Smartphone users in China were noticing something odd about their Coolpad phones. The devices were automatically installing strange apps, and the users were getting advertisements through their notifications that had their origins hidden.
Researchers found that Coolpad Group Limited, the sixth largest smartphone manufacturer in the world and third largest in China, had installed a backdoor into their phones and had gone to great lengths to keep it hidden from users.
The findings were released on Dec. 17 by researchers at Silicon Valley-based Palo Alto Networks. They’ve dubbed the backdoor “CoolReaper.”
“The backdoor, we know it was made by Coolpad,” said Ryan Olson, intelligence director with Palo Alto Networks’ Unit 42 threat intelligence team, in a phone interview.
Olson and his team found that Coolpad operated a control infrastructure for the backdoor, and that Coolpad had signed for different elements of the backdoor.
Coolpad Group Limited did not immediately respond to an email inquiring about the allegations.
The backdoor threatens user security. Aside from Coolpad’s more irritating uses of the system, such as sending unwanted messages to users and installing unwanted apps on their phones, it could also be used for more nefarious purposes.
“If a malicious actor got a hold of that,” Olson said, “Through this backdoor you could install a program to turn the camera on, turn the microphone on, and steal all sorts of information from the phone without the user ever knowing about it.”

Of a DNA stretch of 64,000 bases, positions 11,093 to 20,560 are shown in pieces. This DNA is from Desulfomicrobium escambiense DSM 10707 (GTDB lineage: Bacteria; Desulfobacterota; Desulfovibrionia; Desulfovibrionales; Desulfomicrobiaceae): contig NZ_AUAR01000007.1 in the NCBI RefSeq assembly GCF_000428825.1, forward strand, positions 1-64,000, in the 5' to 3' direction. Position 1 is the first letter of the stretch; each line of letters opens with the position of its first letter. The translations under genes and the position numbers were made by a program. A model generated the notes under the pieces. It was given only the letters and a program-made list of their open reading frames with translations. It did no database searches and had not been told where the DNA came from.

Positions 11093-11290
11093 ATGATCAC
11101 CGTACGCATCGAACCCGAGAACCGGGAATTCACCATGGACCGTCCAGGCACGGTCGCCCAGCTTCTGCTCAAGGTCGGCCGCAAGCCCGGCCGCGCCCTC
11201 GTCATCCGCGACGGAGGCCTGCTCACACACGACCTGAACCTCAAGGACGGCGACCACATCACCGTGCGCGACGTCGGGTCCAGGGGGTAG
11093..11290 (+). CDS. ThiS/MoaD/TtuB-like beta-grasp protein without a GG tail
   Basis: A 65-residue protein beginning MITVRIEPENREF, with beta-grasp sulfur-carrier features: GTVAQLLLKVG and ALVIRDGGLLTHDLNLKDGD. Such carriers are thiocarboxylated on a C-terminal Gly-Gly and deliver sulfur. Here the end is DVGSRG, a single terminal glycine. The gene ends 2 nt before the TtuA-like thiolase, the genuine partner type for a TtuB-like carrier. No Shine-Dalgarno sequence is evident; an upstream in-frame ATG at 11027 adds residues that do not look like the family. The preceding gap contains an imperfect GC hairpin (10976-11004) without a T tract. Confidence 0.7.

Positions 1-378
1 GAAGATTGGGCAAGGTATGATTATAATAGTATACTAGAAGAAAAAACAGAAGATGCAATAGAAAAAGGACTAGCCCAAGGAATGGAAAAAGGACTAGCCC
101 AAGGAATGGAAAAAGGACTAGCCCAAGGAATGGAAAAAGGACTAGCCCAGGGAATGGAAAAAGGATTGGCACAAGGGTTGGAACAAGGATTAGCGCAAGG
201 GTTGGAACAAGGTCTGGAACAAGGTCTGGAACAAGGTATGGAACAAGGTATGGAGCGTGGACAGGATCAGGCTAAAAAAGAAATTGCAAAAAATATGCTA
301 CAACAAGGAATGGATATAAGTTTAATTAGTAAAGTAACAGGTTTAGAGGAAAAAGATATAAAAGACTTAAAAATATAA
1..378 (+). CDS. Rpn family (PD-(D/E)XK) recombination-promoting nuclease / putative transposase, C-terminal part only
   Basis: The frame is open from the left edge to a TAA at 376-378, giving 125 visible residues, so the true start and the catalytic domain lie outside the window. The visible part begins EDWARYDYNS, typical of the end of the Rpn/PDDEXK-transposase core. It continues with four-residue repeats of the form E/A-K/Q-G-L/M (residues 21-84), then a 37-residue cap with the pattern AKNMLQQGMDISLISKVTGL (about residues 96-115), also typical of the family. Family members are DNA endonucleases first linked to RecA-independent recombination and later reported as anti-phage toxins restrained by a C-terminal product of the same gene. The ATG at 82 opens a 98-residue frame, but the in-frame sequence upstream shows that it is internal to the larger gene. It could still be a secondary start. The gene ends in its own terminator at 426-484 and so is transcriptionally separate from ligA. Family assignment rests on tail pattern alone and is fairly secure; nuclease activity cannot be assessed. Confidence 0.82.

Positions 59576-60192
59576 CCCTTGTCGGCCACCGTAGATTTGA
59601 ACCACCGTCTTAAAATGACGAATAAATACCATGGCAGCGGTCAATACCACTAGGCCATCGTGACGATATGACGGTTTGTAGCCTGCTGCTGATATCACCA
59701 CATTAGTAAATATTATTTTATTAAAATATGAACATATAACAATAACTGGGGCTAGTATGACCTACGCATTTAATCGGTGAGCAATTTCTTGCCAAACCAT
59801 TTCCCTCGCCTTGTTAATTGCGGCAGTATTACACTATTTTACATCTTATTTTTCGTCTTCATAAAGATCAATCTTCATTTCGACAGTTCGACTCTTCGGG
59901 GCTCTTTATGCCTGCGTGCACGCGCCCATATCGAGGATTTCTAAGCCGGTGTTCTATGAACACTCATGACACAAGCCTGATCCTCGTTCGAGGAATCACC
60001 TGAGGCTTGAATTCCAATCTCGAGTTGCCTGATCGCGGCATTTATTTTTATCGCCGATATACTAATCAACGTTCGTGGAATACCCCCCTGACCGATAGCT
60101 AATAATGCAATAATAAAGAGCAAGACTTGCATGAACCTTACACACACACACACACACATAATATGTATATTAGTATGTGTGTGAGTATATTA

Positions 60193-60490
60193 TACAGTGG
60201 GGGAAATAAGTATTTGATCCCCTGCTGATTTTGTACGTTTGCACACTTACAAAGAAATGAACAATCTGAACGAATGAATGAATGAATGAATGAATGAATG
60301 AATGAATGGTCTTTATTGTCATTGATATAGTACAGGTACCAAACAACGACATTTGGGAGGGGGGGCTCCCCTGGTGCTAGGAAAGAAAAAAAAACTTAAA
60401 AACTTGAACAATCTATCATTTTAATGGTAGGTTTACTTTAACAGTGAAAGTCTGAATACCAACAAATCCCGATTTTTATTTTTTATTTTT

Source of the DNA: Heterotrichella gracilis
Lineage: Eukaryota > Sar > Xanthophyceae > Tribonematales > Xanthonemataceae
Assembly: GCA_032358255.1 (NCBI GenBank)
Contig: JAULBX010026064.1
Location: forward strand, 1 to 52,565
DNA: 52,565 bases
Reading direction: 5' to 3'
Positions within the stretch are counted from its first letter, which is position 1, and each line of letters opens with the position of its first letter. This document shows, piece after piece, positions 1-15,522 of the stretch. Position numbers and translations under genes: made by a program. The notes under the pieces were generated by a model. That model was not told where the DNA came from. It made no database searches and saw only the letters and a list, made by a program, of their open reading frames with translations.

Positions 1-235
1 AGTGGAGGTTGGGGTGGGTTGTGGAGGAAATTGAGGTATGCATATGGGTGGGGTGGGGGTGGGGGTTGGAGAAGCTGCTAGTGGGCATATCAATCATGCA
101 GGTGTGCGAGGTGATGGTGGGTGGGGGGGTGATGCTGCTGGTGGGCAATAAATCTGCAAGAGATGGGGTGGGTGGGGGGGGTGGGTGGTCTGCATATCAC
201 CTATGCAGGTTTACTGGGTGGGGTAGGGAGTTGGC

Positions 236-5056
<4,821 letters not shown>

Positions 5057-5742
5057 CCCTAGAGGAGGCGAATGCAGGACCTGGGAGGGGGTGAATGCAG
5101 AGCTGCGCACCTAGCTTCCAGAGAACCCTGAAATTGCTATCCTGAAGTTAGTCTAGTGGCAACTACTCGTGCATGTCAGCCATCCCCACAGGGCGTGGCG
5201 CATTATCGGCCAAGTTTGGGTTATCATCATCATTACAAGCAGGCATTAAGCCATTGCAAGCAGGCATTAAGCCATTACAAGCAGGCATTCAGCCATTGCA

Coolpad’s spy system also had flimsy security. It was first uncovered by a Chinese researcher in November who had gained access to the CoolReaper control panel and posted the findings on a Chinese security website. Palo Alto Networks began researching the backdoor soon after.
Olson said one of the more surprising finding were the lengths Coolpad had apparently gone to hide its backdoor. They had modified the Android OS to remove notifications that would let users know the backdoor existed, and had even installed their own antivirus program which was altered to skip over the backdoor.
It’s not uncommon for smartphone manufactures to alter the Android OS to create their own features, Olson said, “But in the case of Coolreaper, it doesn’t look like there are any benefits to this.”
The findings also fit into a growing and concerning trend of spying software pre-installed in Chinese smartphones.
In June, security researchers at Germany’s G Data found spying software pre-installed on the China-made Star N9500 smartphone.
Soon after, in July, researchers found similar spying software pre-installed on Xiaomi’s Redmi Note smartphone. Xiaomi is the third largest smartphone manufacturer in the world.
News soon followed that hackers with the Chinese regime were targeting smartphones. A spy campaign was uncovered in September by researchers at Lacoon Mobile Security, targeted at people who supported the pro-democracy movement in Hong Kong.
In October, researchers found that Sony’s Xperia Z3 and Xperia Z3 Compact smartphones manufactured in China were also infected with pre-installed malware, which was hidden in a file named after China’s Internet search engine, Baidu.
According to Olson, phones are ideal targets for espionage. He said, “mobile phones are a treasure trove of information, and they also happen to be great surveillance devices.”
Given the growing trend in Chinese smartphones pre-infected with malware—and especially these days when users can buy just about anything on Amazon—Olson said it’s important for users to pay attention to where the devices are coming from.
“Choosing your phone just because it’s the least expensive one is generally not the best option,” he said, noting that users should check which company manufactures the devices, and to check “whether the company has a history of installing backdoors on their devices.”